There’s No Cause for Alarm – Just Be Quiet and Drink Your Kool-Aid

I'm sure there's no problem, because I don't see one.

I’m sure there’s no problem, because I don’t see one.

In a Feb. 6, 2015 article in The Washington Post titled “No, the robots are not going to rise up and kill you,” IBM researcher David W. Buchanan writes:

Science fiction is partly responsible for these fears. A common trope works as follows: Step 1: Humans create AI to perform some unpleasant or difficult task. Step 2: The AI becomes conscious. Step 3: The AI decides to kill us all. As science fiction, such stories can be great fun. As science fact, the narrative is suspect, especially around Step 2, which assumes that by synthesizing intelligence, we will somehow automatically, or accidentally, create consciousness. I call this the consciousness fallacy. It seems plausible at first, but the evidence doesn’t support it. And if it is false, it means we should look at AI very differently.  …

To someone who succumbs to the consciousness fallacy, this history must be deeply disappointing. Because consciousness has not magically appeared, we must be missing something deep about intelligence. But if we let go of the fallacy, we immediately benefit in two major ways. The first is in ethics: An intelligence that is not conscious is not a person, so any ethical problems related to the treatment of an AI system evaporate. The second is that AI may be much less dangerous than many people believe. Without a consciousness to drive it, there is no reason to expect such an intelligence to rise against us.

Buchanan bases his argument on an idea that he calls “the consciousness fallacy.”  This seems to boil down to the view that consciousness is inherently a “harder” problem than other challenges that confront neuroscientists.  Ironically, in the same article, he provides a reason for us to reject his own claim, by telling us that, “While most of us would agree that we know consciousness when we see it, scientists can’t really agree on a rigorous definition, let alone a research program that would uncover its basic mechanisms.”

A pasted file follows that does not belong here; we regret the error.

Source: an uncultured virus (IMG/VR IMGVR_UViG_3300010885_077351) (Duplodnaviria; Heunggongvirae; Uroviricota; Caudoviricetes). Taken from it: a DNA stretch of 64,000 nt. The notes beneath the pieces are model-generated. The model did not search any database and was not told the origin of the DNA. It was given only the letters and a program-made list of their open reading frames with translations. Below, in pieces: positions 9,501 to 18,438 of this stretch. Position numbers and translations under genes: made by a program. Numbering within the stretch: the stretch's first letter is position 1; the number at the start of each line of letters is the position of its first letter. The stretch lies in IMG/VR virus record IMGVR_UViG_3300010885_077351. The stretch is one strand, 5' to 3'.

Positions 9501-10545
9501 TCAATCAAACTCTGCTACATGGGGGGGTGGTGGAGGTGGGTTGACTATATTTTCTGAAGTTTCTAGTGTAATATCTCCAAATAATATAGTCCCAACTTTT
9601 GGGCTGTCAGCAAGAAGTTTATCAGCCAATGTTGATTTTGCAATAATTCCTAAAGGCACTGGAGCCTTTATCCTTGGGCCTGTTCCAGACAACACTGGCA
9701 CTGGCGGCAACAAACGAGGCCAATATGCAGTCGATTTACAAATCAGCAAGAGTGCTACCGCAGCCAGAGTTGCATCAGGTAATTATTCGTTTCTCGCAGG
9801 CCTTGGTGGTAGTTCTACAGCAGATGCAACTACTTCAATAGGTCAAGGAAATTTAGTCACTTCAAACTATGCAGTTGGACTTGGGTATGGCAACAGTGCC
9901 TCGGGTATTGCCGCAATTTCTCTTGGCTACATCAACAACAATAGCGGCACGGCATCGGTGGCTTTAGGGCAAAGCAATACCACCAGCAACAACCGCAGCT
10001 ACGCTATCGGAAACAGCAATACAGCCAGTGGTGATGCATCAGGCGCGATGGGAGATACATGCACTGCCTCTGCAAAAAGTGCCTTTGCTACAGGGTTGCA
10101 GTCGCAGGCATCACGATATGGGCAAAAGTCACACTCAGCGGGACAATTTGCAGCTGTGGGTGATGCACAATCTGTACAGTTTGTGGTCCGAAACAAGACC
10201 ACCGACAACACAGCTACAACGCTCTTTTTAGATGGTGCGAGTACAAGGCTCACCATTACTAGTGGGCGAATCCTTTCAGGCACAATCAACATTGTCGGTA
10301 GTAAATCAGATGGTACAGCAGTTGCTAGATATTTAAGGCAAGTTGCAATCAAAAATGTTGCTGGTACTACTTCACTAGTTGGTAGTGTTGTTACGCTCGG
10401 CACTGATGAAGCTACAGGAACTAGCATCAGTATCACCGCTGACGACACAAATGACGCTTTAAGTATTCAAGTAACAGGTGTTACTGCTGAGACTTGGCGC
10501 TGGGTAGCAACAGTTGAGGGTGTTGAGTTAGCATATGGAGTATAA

Buchanan’s basic argument could be summarized as follows:

  1. AI would require consciousness in order to do something really bad to us.
  2. So far, there is no scientific consensus regarding the physical basis of “consciousness”, so we don’t understand what consciousness really is;
  3. Machines certainly are not conscious now and they probably won’t be anytime soon;
  4. Therefore we don’t need to worry.

There are obvious logical errors in this argument.  I think the most important problem is the assumption that consciousness (or sentience) is a kind of dividing line that separates ordinary old software from some kind that is potentially malevolent.  Software is created precisely to give machines capabilities that mimic intelligence in ways that range from calculation to memory to predictive analytics.  The notion that computers would have to be conscious in order to be dangerous is completely unfounded.  Programs are written precisely in order to give machines a certain type of autonomous agency, within various clearly-defined ranges of activity.  That’s why spreadsheets work.  The predefined instructions, when executed by the machine, result in the intended consequence.  The machine follows its pre-programmed instructions.